We decided not to fork out for LibGuides although I’ve seen many good examples of them for the EE. I designed my own set for the process for our intranet Firefly, but I’m also now using OneNote ClassBook for the pupils as a reflection space and a place for them to think about ideas and topics. I always take the EE as a separate entity when it comes to referencing, even though the pupils are learning to reference lower down the school. This is because the IB has specific instructions on what needs to be included in a reference, and also I teach the pupils at least 2 styles of referencing whereas elsewhere they are only taught Harvard. I find a 30-40 minute referencing session with EE pupils around this time at their Study Day is sufficient, and then I offer refresher sessions once they have done their writing.
Some really good thoughts here Jenny! I would just add that in the past 4 years I have seen (and completed!) some terrible surveys for EE and EPQ where it was patently obvious what they wanted the answers to be. As a result I ran a session (pretty short as we didn’t have much time – approx 20 mins) on data collection which focused on surveys/questionnaires and interviews. I invited one of our Marketing team over to talk to the pupils who were doing primary data collection and he was able to tell them that it is crucial they think about their questions before they write them. They have to spend time planning their survey design and they can’t ask leading questions or try to manipulate the field because it’s much better to analyse data where there might be anomalies and things you didn’t anticipate.
It was good to have another voice other than mine added to the research morning, especially someone who does surveys as part of his job. It would be worth looking out examples of poor surveys (if you have copies of previous years’ EPQs you will most likely come across some!) and maybe anonymise and get your students to evaluate and rate them as surveys? The Study Skills Handbook by Sheila Cottrell was my go-to resource for this – she goes into some depth on questionnaire design – but there are plenty of other resources out there. It’s not rocket science but like anything it requires careful planning – pupils have to think hard about what they want to find out and craft questions which aren’t leading and which will help them to best answer their research question.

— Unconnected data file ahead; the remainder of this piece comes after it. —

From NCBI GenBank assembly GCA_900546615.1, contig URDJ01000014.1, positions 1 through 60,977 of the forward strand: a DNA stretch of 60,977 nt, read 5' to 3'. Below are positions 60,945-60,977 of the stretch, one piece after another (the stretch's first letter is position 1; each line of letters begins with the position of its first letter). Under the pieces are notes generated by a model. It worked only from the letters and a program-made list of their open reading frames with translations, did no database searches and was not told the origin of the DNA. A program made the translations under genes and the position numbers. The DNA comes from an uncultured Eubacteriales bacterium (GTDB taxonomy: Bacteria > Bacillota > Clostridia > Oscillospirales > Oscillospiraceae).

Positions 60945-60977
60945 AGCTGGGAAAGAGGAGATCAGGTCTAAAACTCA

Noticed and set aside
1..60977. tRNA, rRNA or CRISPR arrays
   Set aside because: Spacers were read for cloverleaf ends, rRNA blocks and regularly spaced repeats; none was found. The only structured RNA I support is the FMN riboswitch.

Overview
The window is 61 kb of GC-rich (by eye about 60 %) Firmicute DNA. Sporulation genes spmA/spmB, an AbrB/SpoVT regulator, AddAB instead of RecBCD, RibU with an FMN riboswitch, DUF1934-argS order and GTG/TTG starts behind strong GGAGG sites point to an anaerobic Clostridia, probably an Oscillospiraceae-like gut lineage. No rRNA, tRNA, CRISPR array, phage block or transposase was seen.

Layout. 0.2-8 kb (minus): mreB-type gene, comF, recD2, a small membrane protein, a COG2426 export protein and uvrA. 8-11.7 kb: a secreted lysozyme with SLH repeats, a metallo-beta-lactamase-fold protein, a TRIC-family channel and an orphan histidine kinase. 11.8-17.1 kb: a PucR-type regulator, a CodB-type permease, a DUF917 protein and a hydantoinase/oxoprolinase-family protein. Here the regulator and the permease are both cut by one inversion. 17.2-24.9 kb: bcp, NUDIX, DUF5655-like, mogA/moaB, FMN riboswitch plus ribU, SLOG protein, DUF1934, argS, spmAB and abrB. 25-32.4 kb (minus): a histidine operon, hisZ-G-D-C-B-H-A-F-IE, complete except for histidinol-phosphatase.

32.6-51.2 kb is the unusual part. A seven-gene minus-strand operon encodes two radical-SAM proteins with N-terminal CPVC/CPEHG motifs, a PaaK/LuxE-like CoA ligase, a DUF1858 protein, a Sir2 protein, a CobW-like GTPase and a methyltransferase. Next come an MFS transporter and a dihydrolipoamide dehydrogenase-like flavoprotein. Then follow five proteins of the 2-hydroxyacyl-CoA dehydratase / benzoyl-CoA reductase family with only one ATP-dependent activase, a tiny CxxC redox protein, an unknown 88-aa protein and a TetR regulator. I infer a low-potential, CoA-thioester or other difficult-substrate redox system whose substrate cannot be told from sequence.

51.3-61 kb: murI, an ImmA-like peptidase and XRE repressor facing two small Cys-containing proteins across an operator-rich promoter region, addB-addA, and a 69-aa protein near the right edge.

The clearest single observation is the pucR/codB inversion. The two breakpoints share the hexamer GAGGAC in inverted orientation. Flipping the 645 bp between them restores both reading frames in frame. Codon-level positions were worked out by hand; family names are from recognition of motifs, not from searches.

I’m Emily Stannard and I’m the Head Librarian and (recent) IB Extended Essay Co-ordinator at Bradfield College. I’ve been at Bradfield for 5 years now but previous to that was working as the Copyright and Compliance Officer at the University of Reading. I qualified as a librarian in 2003 and became Chartered in 2006 and have a background in HE and FE libraries.
Since starting at Bradfield I have introduced a research skills programme throughout the school. I am fortunate to have 2 dedicated part time library assistants and 1 full time deputy so that frees me up to do a bit of teaching (although SMT won’t let me call it that officially!) and strategic stuff. I was very fortunate in that when I arrived here the IB was going well and we had recently introduced the EPQ. Now, the EPQ is compulsory for all Sixth Form students who are not doing the IB, and the IB has its own research component, the Extended Essay, which I now manage. This has been massively significant for research in the school and I have pretty much had carte blanche to do what I like with the programme, which in Y9 links closely to the topics and assignments that pupils are being taught in their Divisions programme. Our Y10 pupils have a research project to work on in the Summer Term so we teach them research and referencing as part of that.
I have recently been working more closely with teachers teaching A level and IB subjects and looking at how we can better support the curriculum. I am speaking at the JCS Digital Literacy conference 2019 about this project which has been really exciting and has already had an impact! I’m also the Vice-Chair of the SLA Central and East Berkshire branch.
I’m happy to chat about anything from EE to copyright to curriculum resources and working with teachers, and look forward to getting more involved! I’m on Twitter as @copyrightgirl under my maiden name – I don’t tweet as much as I used to (when it was a formal part of my job) but I try to keep my hand in the copyright arena as much as possible although it doesn’t form anywhere near as much a part of my job as it used to.